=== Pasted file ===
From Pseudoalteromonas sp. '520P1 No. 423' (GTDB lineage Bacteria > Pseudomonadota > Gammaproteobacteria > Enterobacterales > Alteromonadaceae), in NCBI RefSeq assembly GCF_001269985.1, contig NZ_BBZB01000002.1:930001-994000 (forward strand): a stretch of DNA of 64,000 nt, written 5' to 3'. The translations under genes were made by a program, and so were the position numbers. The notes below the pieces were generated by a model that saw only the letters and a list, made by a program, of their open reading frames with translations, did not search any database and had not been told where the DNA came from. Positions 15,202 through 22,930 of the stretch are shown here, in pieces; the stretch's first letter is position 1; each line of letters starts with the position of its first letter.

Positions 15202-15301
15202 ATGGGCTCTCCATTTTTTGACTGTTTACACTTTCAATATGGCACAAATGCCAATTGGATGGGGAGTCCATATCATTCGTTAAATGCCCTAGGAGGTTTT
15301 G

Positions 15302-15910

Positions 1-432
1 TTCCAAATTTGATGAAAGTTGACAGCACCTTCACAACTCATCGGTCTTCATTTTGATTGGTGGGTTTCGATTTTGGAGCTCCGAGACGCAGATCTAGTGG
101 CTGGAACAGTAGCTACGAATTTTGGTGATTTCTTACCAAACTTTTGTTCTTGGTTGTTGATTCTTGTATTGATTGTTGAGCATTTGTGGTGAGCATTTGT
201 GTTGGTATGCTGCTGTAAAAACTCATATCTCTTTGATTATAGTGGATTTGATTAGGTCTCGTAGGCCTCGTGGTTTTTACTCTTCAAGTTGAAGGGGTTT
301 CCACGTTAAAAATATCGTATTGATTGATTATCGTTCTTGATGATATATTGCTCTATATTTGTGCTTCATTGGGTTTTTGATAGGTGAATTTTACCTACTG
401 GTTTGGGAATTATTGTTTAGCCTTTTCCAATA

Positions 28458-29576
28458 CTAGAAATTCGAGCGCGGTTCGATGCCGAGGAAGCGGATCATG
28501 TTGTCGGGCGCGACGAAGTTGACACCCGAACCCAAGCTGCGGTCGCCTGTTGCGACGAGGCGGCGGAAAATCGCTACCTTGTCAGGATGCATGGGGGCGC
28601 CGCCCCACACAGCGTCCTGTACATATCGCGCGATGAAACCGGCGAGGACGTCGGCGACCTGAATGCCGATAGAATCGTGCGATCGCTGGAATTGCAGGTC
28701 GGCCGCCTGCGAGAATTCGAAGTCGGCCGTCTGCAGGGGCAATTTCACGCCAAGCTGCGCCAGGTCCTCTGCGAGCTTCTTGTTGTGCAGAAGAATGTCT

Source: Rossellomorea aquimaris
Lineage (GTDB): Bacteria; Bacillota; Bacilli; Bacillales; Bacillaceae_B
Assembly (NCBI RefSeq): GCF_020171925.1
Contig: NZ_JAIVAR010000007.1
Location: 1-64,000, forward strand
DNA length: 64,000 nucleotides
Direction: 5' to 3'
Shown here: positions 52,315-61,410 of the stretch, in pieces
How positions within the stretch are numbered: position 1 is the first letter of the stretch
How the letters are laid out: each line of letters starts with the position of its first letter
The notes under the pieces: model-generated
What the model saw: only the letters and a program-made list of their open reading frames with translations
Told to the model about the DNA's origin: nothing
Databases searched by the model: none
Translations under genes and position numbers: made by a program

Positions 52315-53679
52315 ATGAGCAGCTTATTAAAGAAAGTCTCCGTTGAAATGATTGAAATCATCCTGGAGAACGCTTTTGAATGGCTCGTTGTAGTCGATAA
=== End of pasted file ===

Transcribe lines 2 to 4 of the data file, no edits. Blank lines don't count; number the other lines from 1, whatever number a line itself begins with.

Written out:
Positions 15202-15301
15202 ATGGGCTCTCCATTTTTTGACTGTTTACACTTTCAATATGGCACAAATGCCAATTGGATGGGGAGTCCATATCATTCGTTAAATGCCCTAGGAGGTTTT
15301 G